Chicago, “Wishing You Were Here” from Chicago VII (1974): Saturdays in the Park

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Chicago gets an unfair rap for being a ballad band. While “Wishing You Were Here” did, indeed, rise to No. 1 on the adult-contemporary charts, it’s part of an album in 1974’s Chicago VII that once again showcases the band’s avant-garde spirit.

At first, “Wishing You Were Here” – a lovely, Side 4-opening song which has earned its place among the Chicago’s best – seems to have little in common with the jazz-infused tracks of Sides 1 and 2. However, that’s not entirely accurate.

The Peter Cetera-written song is immaculately played, with Cetera handling the guitar, Terry Kath going over on the bass and Robert Lamm providing subtle, yet essential acoustic piano. Chicago-based future Rufus keyboardist David “Hawk” Wolinski’s Arp synthesizer contributions are a time stamp on “Wishing You Were Here,” yet seem as essential as the additional guitar contributions of producer James Guercio.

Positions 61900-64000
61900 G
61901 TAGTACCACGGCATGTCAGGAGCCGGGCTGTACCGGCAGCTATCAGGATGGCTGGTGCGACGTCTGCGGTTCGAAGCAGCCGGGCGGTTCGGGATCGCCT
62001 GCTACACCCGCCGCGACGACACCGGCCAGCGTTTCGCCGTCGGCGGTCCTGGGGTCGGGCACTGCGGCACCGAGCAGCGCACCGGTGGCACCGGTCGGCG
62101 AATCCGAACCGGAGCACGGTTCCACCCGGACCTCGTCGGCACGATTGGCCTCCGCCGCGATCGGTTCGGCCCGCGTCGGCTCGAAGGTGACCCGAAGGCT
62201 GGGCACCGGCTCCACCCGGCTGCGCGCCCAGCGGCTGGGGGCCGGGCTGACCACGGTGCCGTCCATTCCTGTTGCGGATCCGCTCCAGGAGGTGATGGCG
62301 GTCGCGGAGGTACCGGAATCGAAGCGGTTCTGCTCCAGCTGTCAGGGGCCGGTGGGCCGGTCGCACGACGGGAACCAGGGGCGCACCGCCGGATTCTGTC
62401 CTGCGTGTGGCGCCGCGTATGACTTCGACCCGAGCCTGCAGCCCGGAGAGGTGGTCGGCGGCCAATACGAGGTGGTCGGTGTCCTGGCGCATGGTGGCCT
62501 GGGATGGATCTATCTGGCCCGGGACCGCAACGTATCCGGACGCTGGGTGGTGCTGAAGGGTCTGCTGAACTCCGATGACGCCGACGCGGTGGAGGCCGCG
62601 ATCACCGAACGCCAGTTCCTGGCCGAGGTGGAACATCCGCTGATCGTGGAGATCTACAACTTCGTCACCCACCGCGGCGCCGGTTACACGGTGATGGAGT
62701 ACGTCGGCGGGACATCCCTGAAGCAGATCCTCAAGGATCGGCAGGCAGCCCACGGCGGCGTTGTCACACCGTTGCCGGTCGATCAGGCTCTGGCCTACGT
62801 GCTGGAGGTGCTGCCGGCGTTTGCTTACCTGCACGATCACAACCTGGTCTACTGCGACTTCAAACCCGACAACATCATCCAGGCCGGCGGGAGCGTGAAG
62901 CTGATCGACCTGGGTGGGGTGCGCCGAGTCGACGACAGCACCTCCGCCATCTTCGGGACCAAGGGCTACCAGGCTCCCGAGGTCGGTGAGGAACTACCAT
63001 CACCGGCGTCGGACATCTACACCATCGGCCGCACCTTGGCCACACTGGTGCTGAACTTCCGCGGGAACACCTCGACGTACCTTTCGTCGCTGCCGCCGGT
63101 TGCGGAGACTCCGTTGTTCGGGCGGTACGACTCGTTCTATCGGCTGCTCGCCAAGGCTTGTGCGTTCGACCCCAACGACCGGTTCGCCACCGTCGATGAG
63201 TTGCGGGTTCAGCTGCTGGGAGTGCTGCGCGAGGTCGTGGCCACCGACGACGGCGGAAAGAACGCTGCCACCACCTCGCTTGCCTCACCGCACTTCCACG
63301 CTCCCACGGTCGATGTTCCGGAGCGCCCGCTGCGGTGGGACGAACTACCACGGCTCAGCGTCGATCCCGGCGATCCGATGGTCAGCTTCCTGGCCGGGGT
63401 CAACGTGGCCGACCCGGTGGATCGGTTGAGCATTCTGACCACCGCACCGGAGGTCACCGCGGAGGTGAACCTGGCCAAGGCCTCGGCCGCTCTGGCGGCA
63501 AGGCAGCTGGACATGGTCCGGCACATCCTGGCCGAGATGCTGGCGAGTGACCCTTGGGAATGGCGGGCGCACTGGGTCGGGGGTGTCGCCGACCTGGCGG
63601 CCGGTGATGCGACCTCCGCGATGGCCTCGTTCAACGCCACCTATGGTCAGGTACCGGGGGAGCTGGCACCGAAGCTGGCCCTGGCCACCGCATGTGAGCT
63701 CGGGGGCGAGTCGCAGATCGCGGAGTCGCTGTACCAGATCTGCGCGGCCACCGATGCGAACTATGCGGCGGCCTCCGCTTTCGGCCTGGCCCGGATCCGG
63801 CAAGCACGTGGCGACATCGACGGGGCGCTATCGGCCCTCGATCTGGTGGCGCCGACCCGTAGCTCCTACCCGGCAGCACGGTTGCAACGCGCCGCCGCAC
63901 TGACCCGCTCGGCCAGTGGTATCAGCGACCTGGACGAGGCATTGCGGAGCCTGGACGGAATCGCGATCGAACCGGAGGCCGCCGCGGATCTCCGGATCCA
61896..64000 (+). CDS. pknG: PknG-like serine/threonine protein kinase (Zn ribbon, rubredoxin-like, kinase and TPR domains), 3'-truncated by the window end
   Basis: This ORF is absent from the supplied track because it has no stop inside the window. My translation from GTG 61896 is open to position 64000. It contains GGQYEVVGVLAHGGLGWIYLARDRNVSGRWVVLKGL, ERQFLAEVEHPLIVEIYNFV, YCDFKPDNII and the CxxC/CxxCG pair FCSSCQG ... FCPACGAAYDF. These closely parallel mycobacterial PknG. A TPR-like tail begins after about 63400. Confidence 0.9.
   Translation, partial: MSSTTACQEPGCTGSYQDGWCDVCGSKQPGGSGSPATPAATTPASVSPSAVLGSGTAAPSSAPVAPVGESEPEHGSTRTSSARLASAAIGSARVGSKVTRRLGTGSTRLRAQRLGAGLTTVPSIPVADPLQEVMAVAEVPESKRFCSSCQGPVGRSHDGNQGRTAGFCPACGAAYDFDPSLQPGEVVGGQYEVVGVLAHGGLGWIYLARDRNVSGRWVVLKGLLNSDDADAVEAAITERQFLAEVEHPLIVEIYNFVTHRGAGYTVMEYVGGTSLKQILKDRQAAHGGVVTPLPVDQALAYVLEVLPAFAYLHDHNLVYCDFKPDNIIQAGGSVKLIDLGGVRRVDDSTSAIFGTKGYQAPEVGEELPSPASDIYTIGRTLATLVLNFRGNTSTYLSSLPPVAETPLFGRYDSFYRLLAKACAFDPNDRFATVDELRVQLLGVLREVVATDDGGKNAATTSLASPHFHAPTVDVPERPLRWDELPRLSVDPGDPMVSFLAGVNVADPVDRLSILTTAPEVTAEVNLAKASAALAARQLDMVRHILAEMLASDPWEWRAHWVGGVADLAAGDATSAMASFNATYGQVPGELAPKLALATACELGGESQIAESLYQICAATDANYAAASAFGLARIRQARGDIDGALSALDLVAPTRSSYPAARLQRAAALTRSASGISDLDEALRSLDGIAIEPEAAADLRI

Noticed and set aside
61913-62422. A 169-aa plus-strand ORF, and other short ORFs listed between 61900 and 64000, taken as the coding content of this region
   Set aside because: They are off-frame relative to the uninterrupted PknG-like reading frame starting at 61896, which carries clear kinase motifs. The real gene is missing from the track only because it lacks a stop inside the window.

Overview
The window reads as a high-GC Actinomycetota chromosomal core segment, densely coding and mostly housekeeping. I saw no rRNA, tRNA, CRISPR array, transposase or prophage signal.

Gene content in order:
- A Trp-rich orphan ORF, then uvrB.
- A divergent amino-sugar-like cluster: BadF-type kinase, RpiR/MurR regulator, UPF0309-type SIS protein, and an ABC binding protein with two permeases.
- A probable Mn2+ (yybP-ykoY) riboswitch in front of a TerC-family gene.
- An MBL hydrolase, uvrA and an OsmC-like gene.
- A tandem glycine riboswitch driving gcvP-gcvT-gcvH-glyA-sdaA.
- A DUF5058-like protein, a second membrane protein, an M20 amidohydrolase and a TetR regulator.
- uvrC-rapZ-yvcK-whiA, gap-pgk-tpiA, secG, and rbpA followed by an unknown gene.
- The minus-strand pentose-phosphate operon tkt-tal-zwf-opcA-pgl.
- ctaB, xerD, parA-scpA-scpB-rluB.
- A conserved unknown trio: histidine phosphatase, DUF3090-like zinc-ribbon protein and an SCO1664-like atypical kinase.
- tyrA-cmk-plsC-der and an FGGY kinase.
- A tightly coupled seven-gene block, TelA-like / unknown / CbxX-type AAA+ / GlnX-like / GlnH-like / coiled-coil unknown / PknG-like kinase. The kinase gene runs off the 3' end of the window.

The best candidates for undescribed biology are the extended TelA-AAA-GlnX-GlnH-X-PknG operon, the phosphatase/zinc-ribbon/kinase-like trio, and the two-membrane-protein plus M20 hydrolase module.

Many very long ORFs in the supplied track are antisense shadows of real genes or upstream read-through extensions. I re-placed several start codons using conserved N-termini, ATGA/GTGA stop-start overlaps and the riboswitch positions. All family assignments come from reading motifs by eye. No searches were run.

Danny Seraphine leads the band through a subtle time signature change on his drums, and also provides conga support with Laudir de Oliveira’s hand drums. Add in James Pankow’s subtle horn arrangements and you have the making of a classic. Perhaps pushing the song over the top is the lead vocal of Terry Kath (a rarity on a Peter Cetera-written song) and the backing vocal contributions of Cetera and Beach Boys members Al Jardine, Carl Wilson and Dennis Wilson.

All of it combines to lift “Wishing You Were Here” to another level. Is this the best ballad in Chicago’s canon, or just one of many highs?

‘Saturdays in the Park’ is a multi-writer, song-by-song examination of the music of Chicago. Find it here at Something Else! each weekend.

Preston Frazier

Preston Frazier

Preston Frazier is a bass-playing lawyer living in Atlanta. His first Steely Dan exposure was with an eight-track cassette of 'Pretzel Logic.' He can be reached at slangofages@icloud.com; follow him on Twitter: @slangofages. Contact Something Else! at reviews@somethingelsereviews.com.
Preston Frazier
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  • Sandy Ryan

    Peter claimed that for some reason, he didn’t realize until the backing track was recorded that the key was too low for his voice, which is why Terry sang the verses.

    • Preston Frazier

      That’s what he claims.

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